If you're used to the ostentatious offices of American company head honchos, Mr. Katoh's office was the exact opposite: very tasteful, almost like a shrine rather than an office. He had some personal items as decorations, but no huge space with corner views designed to intimidate others. Although some people find the Japanese arrogant, in many cases what seems like arrogance has much more to do with shyness. I believe that part of Korg's success is because there is a lot of humility there; the "we can make some better and cooler if we try hard enough" vibe is almost palpable.

              As a group, they seem never satisfied with what they've done; one thing about the product presentation was that it was clear this company is thinking about what it's going to be doing well into the future. A lot of what I'm describing is not just a Korg thing, but a Japanese thing; for example, the equality/humility thing...at a Yamaha factory I visited, management spends time on the assembly lines so they can understand the process and what needs to be improved. This isn't like the deal where politicians roll up their sleeves to do a photo op, it's just part of their gig.

              And after being so involved with American companies that don't care about next month, let alone the next decade, that long-term view is one aspect of Japanese culture that I feel we should emulate here in the west. It's something I find very attractive about HC, for example; the people in charge here are thinking long-term rather than short-term. But that kind of mentality is, sadly, an exception...

              Anyway, I'm rambling now and it's getting late

              See ya later....
              The first 3 books in "The Musician's Guide to Home Recording" series are available from Hal Leonard and http://www.reverb.com. Listen to my music on http://www.YouTube.com/thecraiganderton, and visit http://www.craiganderton.com. Thanks!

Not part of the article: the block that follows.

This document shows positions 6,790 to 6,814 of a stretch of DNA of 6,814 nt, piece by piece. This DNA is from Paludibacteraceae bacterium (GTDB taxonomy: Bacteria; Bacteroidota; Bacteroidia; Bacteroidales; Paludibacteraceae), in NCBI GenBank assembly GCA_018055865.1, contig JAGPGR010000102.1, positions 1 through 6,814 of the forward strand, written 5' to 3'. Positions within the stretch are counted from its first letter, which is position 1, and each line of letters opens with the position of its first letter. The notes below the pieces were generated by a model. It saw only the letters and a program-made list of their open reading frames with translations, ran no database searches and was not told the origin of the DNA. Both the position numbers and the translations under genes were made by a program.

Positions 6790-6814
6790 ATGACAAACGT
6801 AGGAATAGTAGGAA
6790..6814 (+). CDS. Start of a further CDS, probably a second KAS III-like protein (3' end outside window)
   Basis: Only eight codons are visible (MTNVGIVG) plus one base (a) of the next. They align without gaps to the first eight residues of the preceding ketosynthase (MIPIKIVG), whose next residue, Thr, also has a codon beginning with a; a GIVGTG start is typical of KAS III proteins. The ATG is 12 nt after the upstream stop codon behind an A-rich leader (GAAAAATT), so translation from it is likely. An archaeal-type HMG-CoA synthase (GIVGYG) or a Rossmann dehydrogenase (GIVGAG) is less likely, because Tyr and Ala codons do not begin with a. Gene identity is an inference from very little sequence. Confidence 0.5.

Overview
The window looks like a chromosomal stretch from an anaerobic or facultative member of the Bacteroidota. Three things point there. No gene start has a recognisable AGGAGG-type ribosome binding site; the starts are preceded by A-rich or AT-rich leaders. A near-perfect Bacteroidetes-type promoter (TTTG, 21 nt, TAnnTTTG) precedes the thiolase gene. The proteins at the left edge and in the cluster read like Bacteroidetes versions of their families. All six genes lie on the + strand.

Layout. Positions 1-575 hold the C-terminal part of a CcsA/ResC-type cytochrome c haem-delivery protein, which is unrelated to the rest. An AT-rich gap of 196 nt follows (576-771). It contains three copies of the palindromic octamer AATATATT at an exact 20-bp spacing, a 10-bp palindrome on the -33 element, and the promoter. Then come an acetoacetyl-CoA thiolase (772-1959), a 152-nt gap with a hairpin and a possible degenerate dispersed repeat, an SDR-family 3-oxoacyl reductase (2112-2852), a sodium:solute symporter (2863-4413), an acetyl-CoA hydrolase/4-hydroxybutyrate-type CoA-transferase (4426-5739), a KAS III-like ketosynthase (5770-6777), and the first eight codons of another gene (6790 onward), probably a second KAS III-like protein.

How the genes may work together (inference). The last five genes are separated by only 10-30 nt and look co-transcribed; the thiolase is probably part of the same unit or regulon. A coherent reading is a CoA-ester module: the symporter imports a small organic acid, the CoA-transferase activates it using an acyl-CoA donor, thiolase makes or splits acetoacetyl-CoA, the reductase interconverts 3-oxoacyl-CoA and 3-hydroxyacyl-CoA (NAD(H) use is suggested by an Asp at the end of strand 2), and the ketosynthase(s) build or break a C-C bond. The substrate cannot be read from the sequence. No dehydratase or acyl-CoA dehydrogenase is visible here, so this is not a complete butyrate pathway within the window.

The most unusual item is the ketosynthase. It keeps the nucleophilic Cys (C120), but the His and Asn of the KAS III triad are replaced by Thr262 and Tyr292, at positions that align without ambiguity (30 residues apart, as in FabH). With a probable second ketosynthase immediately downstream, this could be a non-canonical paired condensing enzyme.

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              • #37
                Thanks for the pictures! I stayed in Shinjuku once and it is full of contradictions. City Hall and an adult entertainment district within walking distance. The busiest subway station and streets of homeless foreigners when I was there. A bunch of senior citizens would gather for morning exercises at 7am in that park you can see from the hotel.

                I have seen showroom/museums like the Korg space in other Tokyo businesses. In my experience, they keep them pretty warm in the wintertime.

                ...or maybe the exercises were at 6AM. I am pretty fuzzy about time once I cross a large body of water.

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                • #38
                  Interesting, interesting...

                  Japan seems to be the next best thing we have to visiting
                  another planet without actually leaving it.

                  I wish I could go there one day. It's always been a fascinating thing, but now I've blended in the William Gibson-jin aspect of it and it's enthralling.

                  ... and I had an epiphany a few days ago about their culture, and why it seems so different to westerners:

                  in the west, language and culture is about specifics of labels. Everything we do is categorized in labels from a hierarchy standpoint. So we do "music", subdivided into "rock and roll", subdivided into "emo", subdivided into "post-hardcore" or whatever...